Plaintiffs brought suit on October 12, 1978 in U.S. District Court for the Southern District of West Virginia against the West Virginia Department of Welfare and Department of Child Protective Services alleging violations of federal law and the U.S. Constitution, including the First, Fourth, Fifth, ...
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Plaintiffs brought suit on October 12, 1978 in U.S. District Court for the Southern District of West Virginia against the West Virginia Department of Welfare and Department of Child Protective Services alleging violations of federal law and the U.S. Constitution, including the First, Fourth, Fifth, Ninth, and Fourteenth Amendment. The plaintiffs challenged several practices in use by the Department of Welfare, now known as the West Virginia Department of Health and Human Resources (WVDHHR). We only have the docket sheet beginning in 1996, and we have very few documents related to the case.
On January 8, 1979, the court certified a class consisting of all children and their parents and legal guardians who are residents of the state who are now or will in the future be subject of abuse or neglect proceedings in which the state seeks to terminate or otherwise affect custodial rights to the children.
The parties reached a settlement on June 8, 1984, which became known as the Gibson Decree. The settlement directly addressed the claimed violation of the Fourteenth Amendment by providing parents and children an opportunity to be heard in court in a preliminary pretaking hearing upon reason notice. The Decree also requires that children and parents be informed of their right of appeal.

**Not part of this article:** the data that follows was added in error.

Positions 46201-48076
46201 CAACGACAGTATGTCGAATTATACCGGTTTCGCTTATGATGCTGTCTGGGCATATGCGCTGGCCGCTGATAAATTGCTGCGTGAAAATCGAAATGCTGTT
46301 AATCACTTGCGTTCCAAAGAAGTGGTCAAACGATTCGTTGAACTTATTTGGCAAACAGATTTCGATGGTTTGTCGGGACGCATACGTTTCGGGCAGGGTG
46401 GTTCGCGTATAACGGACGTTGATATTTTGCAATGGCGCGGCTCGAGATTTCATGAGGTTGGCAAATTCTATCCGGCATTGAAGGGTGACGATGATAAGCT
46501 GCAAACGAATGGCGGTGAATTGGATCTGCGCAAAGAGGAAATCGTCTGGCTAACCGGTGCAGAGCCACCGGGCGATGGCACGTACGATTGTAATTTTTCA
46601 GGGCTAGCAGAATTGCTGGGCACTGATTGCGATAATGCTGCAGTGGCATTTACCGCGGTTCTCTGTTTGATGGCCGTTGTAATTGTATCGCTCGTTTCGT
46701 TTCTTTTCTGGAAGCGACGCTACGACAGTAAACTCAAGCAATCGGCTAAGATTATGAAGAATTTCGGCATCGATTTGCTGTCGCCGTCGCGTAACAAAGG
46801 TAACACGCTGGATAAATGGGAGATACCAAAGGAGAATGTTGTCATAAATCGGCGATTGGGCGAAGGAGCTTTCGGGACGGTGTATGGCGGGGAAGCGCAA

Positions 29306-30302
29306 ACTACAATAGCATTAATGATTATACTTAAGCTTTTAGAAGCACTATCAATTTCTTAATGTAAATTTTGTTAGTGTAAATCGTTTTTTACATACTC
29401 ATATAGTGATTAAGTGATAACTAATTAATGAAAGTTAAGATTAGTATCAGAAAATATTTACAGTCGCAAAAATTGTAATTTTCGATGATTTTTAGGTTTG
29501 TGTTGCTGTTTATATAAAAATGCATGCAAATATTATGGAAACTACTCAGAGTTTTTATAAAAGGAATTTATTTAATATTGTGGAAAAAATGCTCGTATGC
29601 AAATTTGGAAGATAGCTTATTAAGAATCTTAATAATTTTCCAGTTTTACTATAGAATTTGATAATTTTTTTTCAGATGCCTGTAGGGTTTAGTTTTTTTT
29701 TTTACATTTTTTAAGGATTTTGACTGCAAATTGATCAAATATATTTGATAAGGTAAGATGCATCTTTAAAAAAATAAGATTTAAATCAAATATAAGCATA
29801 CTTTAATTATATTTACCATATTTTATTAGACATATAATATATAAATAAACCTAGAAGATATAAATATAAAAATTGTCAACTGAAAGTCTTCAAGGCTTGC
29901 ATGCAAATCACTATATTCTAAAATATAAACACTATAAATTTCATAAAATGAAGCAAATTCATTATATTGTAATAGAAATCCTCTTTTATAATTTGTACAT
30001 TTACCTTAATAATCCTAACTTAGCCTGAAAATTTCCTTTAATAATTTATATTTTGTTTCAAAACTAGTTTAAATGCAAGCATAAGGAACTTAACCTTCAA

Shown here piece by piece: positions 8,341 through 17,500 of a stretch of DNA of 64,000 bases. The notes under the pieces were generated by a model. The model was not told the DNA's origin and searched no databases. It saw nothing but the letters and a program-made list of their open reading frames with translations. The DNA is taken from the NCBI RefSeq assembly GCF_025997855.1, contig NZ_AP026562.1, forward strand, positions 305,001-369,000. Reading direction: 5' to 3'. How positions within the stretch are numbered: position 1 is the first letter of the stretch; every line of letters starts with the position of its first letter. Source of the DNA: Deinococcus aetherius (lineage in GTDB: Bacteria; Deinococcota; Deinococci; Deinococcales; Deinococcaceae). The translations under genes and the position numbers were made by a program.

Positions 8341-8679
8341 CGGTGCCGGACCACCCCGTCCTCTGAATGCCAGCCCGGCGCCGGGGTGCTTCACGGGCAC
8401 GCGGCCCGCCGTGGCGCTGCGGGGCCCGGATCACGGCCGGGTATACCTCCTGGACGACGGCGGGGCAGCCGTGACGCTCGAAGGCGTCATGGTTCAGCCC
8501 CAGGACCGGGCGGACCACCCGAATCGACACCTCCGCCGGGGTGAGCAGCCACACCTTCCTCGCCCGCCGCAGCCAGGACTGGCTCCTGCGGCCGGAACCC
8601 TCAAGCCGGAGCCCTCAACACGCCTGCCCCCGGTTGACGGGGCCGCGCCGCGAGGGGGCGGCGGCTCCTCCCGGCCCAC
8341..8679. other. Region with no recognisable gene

The consent decree also addresses numerous casework practices and mandatory services for children. Foster homes must meet minimum standards that assure food, clothing, and shelter, and must avoid overcrowding. With respect to agency staffing and resources, a social service supervisor must review all protective cases within each area office regularly.
The Gibson Decree introduced the use of "Gibson payments" to purchase services for families in an effort to make their home and family environment safe for children. Use of Gibson payments are restricted to cases that are open for ongoing services. Information about the Gibson payments is integrated into the state's official child protective services policy.
Only a few notable events have taken place since the parties entered a consent decree in 1984. First, the parties amended the decree in 1989. Second, on February 21, 1996, a youth and her parents sought an order of contempt and damages as putative class members; and in 2011, another youth sought the same order. The court declined to reopen the case, concluding that the youths were not included within the class definition, because the class definition required members be residents of the state in 1979. Gibson v. Ginsberg, 989 F. Supp. 772, 774 (S.D. W. Va. 1996); Gibson v. Ginsberg, No. 78-2375, slip op. at 16 (S.D. W. Va. June 3, 2011).Elizabeth Homan - 12/03/2012